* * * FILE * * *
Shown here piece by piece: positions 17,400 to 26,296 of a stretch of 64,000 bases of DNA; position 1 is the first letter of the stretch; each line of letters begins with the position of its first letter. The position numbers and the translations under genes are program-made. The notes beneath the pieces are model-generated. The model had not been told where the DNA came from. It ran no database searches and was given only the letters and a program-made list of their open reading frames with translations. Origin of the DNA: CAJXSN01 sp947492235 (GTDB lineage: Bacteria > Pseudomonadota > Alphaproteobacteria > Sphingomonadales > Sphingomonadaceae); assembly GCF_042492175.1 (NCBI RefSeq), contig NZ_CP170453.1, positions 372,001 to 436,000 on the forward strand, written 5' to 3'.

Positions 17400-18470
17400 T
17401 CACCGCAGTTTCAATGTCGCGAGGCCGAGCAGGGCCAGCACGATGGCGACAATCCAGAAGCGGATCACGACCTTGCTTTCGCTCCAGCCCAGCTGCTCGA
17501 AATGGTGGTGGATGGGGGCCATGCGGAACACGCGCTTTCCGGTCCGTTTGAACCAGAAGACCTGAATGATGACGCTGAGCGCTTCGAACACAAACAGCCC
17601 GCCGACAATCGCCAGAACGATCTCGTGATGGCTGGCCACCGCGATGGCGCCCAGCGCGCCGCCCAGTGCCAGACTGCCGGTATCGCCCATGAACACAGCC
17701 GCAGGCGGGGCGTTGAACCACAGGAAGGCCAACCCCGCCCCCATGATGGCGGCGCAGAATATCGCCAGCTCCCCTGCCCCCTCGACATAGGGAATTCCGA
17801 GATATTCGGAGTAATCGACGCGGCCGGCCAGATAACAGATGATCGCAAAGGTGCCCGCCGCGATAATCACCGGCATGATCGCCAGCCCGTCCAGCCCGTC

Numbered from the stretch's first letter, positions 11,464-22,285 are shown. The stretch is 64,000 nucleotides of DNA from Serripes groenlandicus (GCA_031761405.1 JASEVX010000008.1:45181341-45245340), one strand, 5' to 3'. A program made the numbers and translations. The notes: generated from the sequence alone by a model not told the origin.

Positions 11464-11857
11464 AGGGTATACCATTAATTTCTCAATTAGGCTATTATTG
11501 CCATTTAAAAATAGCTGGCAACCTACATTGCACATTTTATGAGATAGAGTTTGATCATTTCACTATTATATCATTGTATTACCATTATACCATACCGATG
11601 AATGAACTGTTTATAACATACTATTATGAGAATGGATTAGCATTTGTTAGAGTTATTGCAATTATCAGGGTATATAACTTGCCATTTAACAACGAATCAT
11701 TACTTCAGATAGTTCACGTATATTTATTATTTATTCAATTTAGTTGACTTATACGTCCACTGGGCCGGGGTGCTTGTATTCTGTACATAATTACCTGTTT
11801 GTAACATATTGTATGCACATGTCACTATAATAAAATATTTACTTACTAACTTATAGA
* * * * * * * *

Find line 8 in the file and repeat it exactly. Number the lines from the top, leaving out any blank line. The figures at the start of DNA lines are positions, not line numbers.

17801 GATATTCGGAGTAATCGACGCGGCCGGCCAGATAACAGATGATCGCAAAGGTGCCCGCCGCGATAATCACCGGCATGATCGCCAGCCCGTCCAGCCCGTC